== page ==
As logical as this hack sounds, experts (and many in the comments sections under these videos) are not too thrilled with the trend. Between increased risk for breakage, chemical burns, and sinister to uterine cancer, experts share why you might want to think twice before relaxing your edges to make them more manageable.
What is relaxer?
Created in 1909, a relaxer (sometimes called a perm) refers to the chemical treatment used to straighten or relax coily strands. « A relaxer breaks down the disulfide bonds so that the hair can lay straight, » Tonya Lane, a cosmetic chemist and the founder of Curly Chemistry, tells Allure. « When these disulfide bonds are broken, it removes the strength and the integrity of our hair. When you have a lack of strength you’re going to get breakage.” Supposedly, gentler, no-lye relaxers (without sodium hydroxide that can cause chemical burns) are in Folge dessen available, but Lane says the propensity for damage is still high.
Wright is not opposed to relaxers in general, but she is not fond of this method of partial relaxing, noting that the fragile hair on the perimeter of the hairline makes edges especially vulnerable to the damaging effects of relaxers. « Sometimes, people are adamant about it, but you really do compromise the integrity of the hair long-term, » she says.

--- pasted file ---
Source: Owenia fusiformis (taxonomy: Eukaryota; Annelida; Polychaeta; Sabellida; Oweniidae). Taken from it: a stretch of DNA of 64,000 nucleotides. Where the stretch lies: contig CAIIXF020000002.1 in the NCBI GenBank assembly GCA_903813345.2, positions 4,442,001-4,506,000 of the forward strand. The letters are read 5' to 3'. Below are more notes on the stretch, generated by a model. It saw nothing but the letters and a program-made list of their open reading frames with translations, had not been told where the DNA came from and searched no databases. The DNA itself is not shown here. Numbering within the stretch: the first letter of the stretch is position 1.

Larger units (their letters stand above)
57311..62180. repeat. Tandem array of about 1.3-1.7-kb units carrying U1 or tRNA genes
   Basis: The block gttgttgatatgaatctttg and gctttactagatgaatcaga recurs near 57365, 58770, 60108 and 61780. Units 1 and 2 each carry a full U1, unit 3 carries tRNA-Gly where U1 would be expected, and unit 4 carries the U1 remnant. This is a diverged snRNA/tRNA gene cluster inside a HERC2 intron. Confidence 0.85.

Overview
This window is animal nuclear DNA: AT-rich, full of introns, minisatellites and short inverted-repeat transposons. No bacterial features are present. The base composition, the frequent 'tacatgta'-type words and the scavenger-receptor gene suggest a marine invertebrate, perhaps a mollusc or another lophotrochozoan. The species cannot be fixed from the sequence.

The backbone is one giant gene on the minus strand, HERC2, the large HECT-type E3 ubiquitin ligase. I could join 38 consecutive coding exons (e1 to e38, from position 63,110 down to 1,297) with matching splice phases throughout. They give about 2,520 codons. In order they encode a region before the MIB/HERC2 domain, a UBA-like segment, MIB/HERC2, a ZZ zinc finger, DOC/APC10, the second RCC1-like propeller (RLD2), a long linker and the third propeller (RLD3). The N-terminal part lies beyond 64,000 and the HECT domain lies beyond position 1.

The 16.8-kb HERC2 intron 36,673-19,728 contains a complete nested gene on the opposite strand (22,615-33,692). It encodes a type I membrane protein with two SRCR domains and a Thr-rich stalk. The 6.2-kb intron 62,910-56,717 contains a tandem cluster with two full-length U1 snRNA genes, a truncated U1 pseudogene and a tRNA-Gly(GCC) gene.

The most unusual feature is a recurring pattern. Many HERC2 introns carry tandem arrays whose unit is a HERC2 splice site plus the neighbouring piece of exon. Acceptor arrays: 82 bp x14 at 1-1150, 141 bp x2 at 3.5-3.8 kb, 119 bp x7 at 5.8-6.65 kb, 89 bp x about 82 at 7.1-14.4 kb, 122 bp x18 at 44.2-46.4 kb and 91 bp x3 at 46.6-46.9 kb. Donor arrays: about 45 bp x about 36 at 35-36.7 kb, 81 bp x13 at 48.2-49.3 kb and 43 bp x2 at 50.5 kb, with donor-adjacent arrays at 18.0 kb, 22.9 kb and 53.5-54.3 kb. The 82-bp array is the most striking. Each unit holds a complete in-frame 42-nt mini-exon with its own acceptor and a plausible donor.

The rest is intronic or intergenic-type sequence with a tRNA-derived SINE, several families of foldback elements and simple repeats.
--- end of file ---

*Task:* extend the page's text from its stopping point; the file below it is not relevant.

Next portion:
The damage that relaxers pose to the structure of the hair strand presents the risk of over-processing, which can lead to additional breakage. And you can easily get trapped in a vicious cycle: As the hair grows out, the contrast between the new growth and the chemically treated portion of the hair requires upkeep which means more relaxer and that can do more harm than good, says Ohio-based, board-certified dermatologist Hope Mitchell.
Dr. Mitchell explains that « relaxing the perimeter of the hair frequently can lead to secondary thinning and hair loss » as well as alopecia due to the permanent scalp damage caused by chemical burns as a result of using relaxers. Aside from the chemical effects of the relaxer, Wright says having two opposing textures on one head promotes friction within the hair, which can lead to additional breakage.
What are the side effects of using relaxer?
No matter where on your head you’re applying it, you may want to rethink relaxer. Recent studies have found sinister between relaxers and cancer. More specifically, a study by the Nationalistisch Institutes of Health (NIH) found that regular use of chemical hair-straightening products may double the risk of uterine cancer.